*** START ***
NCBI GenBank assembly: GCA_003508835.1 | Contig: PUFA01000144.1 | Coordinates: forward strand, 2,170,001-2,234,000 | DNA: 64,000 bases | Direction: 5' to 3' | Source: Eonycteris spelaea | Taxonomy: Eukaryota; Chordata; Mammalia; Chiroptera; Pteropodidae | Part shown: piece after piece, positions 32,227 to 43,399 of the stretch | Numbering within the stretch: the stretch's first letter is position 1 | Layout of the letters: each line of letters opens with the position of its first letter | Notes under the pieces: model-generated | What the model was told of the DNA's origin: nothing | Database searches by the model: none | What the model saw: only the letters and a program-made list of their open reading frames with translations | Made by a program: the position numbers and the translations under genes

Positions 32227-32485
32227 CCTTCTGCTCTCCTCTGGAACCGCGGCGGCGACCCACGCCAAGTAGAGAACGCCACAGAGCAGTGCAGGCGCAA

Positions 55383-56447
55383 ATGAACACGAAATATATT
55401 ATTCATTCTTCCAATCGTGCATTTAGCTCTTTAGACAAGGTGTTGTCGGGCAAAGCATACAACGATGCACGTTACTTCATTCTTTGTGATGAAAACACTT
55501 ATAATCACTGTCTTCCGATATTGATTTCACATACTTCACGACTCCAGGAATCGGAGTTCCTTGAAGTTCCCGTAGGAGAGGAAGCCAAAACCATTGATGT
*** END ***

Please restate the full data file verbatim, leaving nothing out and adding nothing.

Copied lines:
NCBI GenBank assembly: GCA_003508835.1 | Contig: PUFA01000144.1 | Coordinates: forward strand, 2,170,001-2,234,000 | DNA: 64,000 bases | Direction: 5' to 3' | Source: Eonycteris spelaea | Taxonomy: Eukaryota; Chordata; Mammalia; Chiroptera; Pteropodidae | Part shown: piece after piece, positions 32,227 to 43,399 of the stretch | Numbering within the stretch: the stretch's first letter is position 1 | Layout of the letters: each line of letters opens with the position of its first letter | Notes under the pieces: model-generated | What the model was told of the DNA's origin: nothing | Database searches by the model: none | What the model saw: only the letters and a program-made list of their open reading frames with translations | Made by a program: the position numbers and the translations under genes

Positions 32227-32485
32227 CCTTCTGCTCTCCTCTGGAACCGCGGCGGCGACCCACGCCAAGTAGAGAACGCCACAGAGCAGTGCAGGCGCAA

Positions 55383-56447
55383 ATGAACACGAAATATATT
55401 ATTCATTCTTCCAATCGTGCATTTAGCTCTTTAGACAAGGTGTTGTCGGGCAAAGCATACAACGATGCACGTTACTTCATTCTTTGTGATGAAAACACTT
55501 ATAATCACTGTCTTCCGATATTGATTTCACATACTTCACGACTCCAGGAATCGGAGTTCCTTGAAGTTCCCGTAGGAGAGGAAGCCAAAACCATTGATGT